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All-night visiting hours help patients’ hospital experiences

Saturday December 21, 2013
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Removing restrictions on hospital visiting hours can enhance outcomes by lowering patient anxiety levels and feelings of social isolation, according to a study.

In the U.S., there is increasing support for eliminating visiting restrictions, which has been a common practice in European hospitals, according to background information for the study, which is scheduled for publication in the Journal of Healthcare Quality. Family and friends are viewed as patient advocates and many hospitals actively encourage more active patient and family involvement in clinical decision making.

Morristown (N.J.) Medical Center implemented a 24-hour visitation policy and measured patient satisfaction scores before and after the open visitation policy was implemented.

In the first eight months of the new policy, March-October 2012, the medical center had 14,444 visitors between 8 p.m. and 5 a.m., with no increase in the number of complaints by patients or visitors. After-hours visitors were greeted at a reception desk by a security officer and every patient had the right to determine who could visit. Two visitors were allowed in a room.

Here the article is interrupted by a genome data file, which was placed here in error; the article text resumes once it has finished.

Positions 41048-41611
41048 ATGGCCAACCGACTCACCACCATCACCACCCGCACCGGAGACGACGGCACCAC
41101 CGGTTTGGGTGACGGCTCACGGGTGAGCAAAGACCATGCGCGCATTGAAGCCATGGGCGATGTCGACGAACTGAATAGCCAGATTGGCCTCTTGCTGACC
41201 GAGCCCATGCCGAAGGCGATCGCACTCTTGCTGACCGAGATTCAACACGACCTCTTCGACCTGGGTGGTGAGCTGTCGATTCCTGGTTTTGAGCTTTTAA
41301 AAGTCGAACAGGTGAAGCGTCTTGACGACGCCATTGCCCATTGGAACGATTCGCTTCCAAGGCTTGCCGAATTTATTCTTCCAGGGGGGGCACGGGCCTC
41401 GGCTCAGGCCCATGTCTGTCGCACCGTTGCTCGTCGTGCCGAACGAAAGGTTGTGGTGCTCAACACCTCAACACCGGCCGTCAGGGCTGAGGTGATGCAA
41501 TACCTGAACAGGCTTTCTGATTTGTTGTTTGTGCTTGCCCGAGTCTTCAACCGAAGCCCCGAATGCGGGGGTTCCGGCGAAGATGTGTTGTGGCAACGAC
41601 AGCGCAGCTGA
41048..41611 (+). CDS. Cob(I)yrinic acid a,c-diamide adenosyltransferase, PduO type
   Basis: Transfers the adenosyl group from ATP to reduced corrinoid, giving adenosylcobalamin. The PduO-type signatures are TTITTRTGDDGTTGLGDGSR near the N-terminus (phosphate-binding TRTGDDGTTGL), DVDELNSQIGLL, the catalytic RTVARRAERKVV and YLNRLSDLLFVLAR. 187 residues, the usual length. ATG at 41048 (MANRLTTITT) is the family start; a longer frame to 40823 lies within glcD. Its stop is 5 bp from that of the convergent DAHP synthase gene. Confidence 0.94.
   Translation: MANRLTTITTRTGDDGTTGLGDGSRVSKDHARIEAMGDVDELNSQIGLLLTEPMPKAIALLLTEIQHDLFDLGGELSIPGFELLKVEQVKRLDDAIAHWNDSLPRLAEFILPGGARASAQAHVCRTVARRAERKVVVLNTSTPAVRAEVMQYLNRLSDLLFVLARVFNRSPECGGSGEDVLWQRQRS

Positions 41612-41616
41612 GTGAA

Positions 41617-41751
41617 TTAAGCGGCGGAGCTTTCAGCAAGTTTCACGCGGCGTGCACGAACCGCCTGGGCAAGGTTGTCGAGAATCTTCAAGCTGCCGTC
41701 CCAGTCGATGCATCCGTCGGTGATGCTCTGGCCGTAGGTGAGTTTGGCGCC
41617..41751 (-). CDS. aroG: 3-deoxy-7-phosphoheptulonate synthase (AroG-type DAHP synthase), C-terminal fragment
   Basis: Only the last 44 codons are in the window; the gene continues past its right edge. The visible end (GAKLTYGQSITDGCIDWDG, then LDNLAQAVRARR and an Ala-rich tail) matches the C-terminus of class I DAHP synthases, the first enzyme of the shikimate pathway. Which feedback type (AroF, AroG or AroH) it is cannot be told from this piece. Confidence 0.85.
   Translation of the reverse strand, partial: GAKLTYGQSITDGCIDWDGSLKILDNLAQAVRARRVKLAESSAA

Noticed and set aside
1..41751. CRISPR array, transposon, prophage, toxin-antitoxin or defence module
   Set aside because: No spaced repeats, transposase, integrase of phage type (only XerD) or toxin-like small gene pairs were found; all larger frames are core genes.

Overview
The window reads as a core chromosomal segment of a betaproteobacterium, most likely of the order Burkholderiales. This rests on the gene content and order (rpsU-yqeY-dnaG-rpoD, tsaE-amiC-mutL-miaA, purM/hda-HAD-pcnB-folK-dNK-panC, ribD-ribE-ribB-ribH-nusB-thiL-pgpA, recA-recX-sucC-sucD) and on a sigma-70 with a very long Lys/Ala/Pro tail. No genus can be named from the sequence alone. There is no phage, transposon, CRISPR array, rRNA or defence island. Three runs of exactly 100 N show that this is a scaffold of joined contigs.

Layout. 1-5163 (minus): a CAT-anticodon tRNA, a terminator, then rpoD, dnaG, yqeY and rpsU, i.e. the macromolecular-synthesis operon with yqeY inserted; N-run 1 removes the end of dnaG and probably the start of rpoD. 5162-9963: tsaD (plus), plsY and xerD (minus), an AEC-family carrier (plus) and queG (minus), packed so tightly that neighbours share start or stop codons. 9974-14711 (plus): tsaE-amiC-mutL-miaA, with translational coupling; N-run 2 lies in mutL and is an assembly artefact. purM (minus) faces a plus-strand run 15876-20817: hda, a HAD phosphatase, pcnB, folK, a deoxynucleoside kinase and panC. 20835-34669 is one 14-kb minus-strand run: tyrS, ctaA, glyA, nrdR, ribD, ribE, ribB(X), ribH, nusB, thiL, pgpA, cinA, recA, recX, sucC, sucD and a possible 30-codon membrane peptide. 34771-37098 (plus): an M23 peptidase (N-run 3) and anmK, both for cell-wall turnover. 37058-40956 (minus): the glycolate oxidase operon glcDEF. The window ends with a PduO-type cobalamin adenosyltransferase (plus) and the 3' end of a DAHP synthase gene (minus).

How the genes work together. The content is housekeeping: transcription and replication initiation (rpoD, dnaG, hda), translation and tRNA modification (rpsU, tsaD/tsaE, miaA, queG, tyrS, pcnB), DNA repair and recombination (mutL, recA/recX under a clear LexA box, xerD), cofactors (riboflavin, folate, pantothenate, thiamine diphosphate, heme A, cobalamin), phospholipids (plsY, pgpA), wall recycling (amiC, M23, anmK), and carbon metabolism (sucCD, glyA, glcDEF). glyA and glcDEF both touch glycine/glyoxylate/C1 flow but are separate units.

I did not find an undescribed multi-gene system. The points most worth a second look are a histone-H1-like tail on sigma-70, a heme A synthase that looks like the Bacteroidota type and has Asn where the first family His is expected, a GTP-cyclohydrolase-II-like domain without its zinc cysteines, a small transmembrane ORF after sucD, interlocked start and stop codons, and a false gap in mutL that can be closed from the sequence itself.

Patient satisfaction survey scores rose after the open visitation policy on both a commercial satisfaction survey and the Hospital Consumer Assessment of Healthcare Providers and Systems survey, which helps determine a hospital’s Medicare bonus or penalty payment. Family members expressed positive comments about being able to visit their loved one before going to work.

As well, “unit staff received fewer phone calls for patient updates and acknowledged that the experience had been positive,” the authors wrote.

“Our experience suggests that open visitation at both acute care and post hospital can be accomplished with little disruption and improve the patient and family experience,” David J. Shulkin, MD, FACP, president, Morristown Medical Center, said in a news release. “Supporting patients in a way that allows them to be with family and loved ones can be an important component of the healing experience and may reduce the anxiety and social isolation associated with illness.”

The Journal of Healthcare Quality is the peer-reviewed publication of the National Association for Healthcare Quality. Study abstract: http://onlinelibrary.wiley.com/doi/10.1111/jhq.12035/abstract


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